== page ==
249 F2d 71 Garden Homes v. P Mason
249 F.2d 71
GARDEN HOMES, Inc., Plaintiff, Appellant,
Norman P. MASON, Commissioner, Federal Housing Administration, Defendant, Appellee.
United States Court of Appeals First Circuit.
October 25, 1957.
Angus M. MacNeil, Somerville, Mass., for appellant.
Paul A. Rinden, Asst. U. S. Atty., Concord, N. H., with whom Maurice P. Bois, U. S. Atty., Concord, N. H., was on brief, for appellee.
Before MAGRUDER, Chief Judge, and WOODBURY and HARTIGAN, Circuit Judges.
MAGRUDER, Chief Judge.
This appeal is taken from a judgment of the United States District Court for the District of New Hampshire, entered upon motion of defendant, ordering the dismissal of a complaint with prejudice. Under Rule 41(b), Fed.Rules Civ. Proc. 28 U.S.C.A., dealing with involuntary dismissal upon motion for failure of the plaintiff to prosecute, it is provided: "Unless the court in its order for dismissal otherwise specifies, a dismissal under this subdivision and any dismissal not provided for in this rule, other than a dismissal for lack of jurisdiction or for improper venue, operates as an adjudication upon the merits." In this case the district court did not specify that the dismissal should be without prejudice.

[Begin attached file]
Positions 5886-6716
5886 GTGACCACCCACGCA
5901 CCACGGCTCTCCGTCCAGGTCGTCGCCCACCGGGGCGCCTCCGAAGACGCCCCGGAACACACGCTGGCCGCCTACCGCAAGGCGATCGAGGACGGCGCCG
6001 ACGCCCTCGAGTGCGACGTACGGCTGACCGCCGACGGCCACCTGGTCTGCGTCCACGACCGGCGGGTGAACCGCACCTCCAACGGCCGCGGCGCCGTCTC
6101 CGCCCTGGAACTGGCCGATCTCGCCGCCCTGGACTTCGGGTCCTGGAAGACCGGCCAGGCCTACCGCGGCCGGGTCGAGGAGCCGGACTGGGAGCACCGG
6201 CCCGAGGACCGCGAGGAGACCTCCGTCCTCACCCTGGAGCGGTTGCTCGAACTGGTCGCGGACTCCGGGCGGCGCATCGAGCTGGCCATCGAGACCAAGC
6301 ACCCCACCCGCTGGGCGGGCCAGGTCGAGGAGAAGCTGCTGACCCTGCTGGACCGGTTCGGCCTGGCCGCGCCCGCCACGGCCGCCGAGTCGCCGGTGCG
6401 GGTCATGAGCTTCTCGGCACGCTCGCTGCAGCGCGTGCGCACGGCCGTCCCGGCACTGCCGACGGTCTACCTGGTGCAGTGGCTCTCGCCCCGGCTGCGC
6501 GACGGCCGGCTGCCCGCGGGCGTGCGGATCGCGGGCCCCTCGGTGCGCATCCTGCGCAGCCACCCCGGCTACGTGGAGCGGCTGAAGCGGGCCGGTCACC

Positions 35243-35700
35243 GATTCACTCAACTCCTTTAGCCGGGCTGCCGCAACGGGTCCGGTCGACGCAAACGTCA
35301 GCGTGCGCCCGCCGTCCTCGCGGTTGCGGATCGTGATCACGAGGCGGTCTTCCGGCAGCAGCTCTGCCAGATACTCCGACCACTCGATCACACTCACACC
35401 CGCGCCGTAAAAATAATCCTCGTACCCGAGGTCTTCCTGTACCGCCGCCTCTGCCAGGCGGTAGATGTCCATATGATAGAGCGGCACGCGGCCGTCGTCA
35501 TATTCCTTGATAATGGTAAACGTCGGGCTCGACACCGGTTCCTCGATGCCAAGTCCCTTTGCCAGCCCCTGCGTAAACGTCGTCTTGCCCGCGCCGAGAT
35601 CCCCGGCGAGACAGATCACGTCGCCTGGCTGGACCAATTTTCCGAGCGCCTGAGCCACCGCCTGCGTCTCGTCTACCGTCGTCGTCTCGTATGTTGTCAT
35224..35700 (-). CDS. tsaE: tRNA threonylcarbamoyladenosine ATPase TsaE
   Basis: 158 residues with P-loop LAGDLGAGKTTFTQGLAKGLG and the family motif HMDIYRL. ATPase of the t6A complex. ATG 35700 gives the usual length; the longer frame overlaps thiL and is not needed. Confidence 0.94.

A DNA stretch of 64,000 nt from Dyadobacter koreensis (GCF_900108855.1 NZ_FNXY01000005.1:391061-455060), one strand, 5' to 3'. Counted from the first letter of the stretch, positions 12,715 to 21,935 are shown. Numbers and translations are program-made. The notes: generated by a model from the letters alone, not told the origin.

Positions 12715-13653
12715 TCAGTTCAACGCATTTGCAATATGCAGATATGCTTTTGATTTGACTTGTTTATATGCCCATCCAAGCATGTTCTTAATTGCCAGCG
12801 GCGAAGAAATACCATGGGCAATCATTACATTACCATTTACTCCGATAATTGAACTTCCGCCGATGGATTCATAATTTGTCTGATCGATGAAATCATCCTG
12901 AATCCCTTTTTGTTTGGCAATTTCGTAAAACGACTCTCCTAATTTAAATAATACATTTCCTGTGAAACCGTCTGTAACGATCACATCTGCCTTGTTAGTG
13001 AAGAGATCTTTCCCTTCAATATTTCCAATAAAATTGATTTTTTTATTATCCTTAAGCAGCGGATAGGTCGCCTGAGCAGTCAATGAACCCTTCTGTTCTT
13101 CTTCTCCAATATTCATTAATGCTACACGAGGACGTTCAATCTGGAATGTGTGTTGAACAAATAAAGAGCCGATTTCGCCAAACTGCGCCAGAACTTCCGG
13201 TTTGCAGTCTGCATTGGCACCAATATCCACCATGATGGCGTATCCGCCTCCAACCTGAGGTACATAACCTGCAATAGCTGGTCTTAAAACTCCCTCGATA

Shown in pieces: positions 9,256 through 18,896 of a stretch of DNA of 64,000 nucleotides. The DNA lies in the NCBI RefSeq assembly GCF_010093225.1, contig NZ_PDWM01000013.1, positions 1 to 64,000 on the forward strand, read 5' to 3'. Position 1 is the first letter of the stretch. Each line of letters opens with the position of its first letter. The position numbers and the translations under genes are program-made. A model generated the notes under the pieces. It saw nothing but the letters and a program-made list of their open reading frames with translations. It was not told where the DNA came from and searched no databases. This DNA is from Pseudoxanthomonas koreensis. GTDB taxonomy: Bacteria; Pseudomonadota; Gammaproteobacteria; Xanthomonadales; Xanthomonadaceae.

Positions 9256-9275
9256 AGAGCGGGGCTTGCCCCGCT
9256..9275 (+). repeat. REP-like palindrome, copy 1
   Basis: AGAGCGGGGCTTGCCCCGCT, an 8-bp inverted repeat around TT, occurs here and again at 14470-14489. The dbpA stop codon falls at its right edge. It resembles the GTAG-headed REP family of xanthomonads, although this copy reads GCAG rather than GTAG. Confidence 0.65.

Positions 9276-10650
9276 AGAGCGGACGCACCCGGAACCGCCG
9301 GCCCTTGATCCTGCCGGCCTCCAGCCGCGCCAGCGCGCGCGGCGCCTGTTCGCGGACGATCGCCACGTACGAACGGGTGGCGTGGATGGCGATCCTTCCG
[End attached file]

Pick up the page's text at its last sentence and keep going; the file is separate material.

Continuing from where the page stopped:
The complaint, as amended, was filed originally in the Superior Court of Hillsborough County in the State of New Hampshire. It undertook to set forth a claim in the sum of one million dollars for breach of contract against the Federal Housing Commissioner, on a contract made by "the defendant or his predecessors in office" in the course of administration of the National Housing Act, 12 U.S.C.A. § 1702 et seq. Incidentally, in the said § 1702, the Congress authorizes the Commissioner "in his official capacity, to sue and be sued in any court of competent jurisdiction, State or Federal." Although appellant suggests in his brief that he is suing the commissioner in his individual capacity (the commissioner individually being a citizen of Massachusetts wherein plaintiff corporation was incorporated), it seems clear that this is not so. The complaint names as defendant "Norman P. Mason of Washington, D. C., as acting Commissioner of the Federal Housing Administration." Jurisdiction was obtained by attachment of various lands and tenements of the United States of America held by the Commissioner in Hillsborough County, New Hampshire. The action was in substance one against the United States as the real party in interest. See United States v. Summerlin, 1940, 310 U.S. 414, 60 S.Ct. 1019, 84 L.Ed. 1283; Waylyn Corp. v. United States, 1 Cir., 1956, 231 F.2d 544, certiorari denied, 1956, 352 U.S. 827, 77 S. Ct. 40, 1 L.Ed.2d 49. For further details see our decision on an earlier abortive attempt to appeal from various interlocutory orders in Garden Homes, Inc., v. Mason, 1 Cir., 1956, 238 F.2d 654.